In addition to the amazing performance and venue, for me the experience was more sublime than the entertainment and excitement of those in the audience around me as I wasn’t only transported to the fictional Skid Row – I was literally taken back in time.

2006 was a big year for me. At the end of 2005 I had decided between Advanced Marine Biology and Musical Theatre – choosing to take a position at the Victorian College of the Arts (VCA) in pursuit my dreams to be a Musical Theatre performer. While studying at the VCA I landed my first lead role as Audrey in Little Shop of Horrors with Wonthaggi Theatrical Group. Little Shop gave merit to my decision to follow a performance pathway and fed the creative motivations of Rory, Will and I. From this we went on to write and create several comedic, raucous and fun-filled theatre pieces for our hometown audience and eventually branched out into our own niches. On Thursday night I had a very rare experience of re-living the beginning of it all.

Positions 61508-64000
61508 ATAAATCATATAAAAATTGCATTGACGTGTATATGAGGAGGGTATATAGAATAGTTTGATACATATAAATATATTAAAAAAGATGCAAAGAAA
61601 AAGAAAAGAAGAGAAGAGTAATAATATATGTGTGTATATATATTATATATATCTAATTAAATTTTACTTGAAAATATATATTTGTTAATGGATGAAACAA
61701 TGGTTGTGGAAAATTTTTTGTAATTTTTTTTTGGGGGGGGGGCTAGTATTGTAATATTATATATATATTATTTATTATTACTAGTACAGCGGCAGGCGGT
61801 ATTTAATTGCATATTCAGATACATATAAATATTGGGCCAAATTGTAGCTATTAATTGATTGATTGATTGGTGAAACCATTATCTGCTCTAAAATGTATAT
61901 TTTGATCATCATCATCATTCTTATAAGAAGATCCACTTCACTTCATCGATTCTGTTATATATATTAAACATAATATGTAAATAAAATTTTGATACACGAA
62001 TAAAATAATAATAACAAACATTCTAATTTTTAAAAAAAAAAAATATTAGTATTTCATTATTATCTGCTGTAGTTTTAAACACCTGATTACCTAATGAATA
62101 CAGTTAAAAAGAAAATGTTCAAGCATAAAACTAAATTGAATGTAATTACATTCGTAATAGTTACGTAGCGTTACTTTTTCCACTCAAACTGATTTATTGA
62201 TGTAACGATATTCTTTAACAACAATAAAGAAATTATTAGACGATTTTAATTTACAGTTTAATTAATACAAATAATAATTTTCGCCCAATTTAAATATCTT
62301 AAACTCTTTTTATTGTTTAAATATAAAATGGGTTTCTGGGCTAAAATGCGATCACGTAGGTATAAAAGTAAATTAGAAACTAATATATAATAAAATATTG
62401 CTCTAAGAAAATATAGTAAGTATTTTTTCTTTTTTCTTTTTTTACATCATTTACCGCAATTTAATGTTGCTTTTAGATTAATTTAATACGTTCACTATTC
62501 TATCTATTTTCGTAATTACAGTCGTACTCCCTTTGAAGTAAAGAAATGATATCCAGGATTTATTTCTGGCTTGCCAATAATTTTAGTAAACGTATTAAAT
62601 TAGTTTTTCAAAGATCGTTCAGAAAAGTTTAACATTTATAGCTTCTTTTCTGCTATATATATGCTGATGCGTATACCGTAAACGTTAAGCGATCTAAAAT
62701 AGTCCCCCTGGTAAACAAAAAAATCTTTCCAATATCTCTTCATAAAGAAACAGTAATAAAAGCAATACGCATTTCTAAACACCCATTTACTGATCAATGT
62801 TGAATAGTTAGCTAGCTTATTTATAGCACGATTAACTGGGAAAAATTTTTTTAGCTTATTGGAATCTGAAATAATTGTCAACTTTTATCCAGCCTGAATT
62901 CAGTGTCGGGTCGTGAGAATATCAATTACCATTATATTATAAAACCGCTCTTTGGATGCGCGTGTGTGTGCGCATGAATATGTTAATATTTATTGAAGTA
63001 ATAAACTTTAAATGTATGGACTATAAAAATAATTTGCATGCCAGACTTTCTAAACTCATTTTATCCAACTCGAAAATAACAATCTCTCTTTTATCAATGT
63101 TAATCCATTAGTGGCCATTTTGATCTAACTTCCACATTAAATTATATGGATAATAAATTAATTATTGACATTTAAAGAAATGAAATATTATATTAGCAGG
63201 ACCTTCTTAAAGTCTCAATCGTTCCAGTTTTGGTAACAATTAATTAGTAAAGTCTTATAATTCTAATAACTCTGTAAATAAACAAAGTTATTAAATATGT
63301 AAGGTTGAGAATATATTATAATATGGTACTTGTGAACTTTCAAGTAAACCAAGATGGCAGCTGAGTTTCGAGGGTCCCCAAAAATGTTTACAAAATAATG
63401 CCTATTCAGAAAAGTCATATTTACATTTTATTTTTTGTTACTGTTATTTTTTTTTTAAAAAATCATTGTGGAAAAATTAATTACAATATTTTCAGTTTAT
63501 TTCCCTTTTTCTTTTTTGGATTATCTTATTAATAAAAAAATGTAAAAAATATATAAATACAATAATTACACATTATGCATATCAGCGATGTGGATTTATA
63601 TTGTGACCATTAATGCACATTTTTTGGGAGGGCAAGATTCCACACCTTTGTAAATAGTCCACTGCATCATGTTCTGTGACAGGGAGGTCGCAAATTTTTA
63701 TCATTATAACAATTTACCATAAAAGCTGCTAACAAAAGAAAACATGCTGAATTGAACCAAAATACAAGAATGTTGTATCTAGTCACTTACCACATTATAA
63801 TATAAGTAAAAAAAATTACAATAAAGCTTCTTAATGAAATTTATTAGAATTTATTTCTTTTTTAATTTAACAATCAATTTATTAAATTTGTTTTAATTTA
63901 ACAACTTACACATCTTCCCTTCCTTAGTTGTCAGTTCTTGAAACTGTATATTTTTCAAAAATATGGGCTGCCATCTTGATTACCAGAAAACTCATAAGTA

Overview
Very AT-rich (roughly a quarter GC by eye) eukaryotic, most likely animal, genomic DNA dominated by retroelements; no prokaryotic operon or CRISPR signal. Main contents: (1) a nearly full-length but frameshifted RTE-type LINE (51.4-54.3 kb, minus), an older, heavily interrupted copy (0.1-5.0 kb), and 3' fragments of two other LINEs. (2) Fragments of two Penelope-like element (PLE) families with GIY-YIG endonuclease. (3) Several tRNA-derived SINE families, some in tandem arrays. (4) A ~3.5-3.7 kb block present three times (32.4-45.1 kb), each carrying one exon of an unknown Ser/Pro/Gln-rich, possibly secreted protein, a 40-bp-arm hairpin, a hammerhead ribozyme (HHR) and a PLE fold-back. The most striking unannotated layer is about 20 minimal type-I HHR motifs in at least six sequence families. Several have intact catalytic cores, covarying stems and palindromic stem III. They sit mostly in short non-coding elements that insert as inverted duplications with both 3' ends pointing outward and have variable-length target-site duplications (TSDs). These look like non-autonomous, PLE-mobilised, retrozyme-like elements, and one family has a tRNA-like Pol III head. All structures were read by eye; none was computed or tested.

The gratitude hit me like a rock. I am so lucky. Lucky to have landed those opportunities at exactly the right time. Mostly, lucky to have such amazing and special friends. Now, ten years on, I realise how unique those friendships are. I also realise more than ever the value of community theatre. Without community theatre I simply would not have had the courage to dream, or the support to realise those dreams. Today, community theatre plays a different role in my life – one where I hope I can help inspire and motivate young people, and where I can express myself and indulge my passions for music and performance.

It’s been a long time between blogs and I hope to close the gap for good.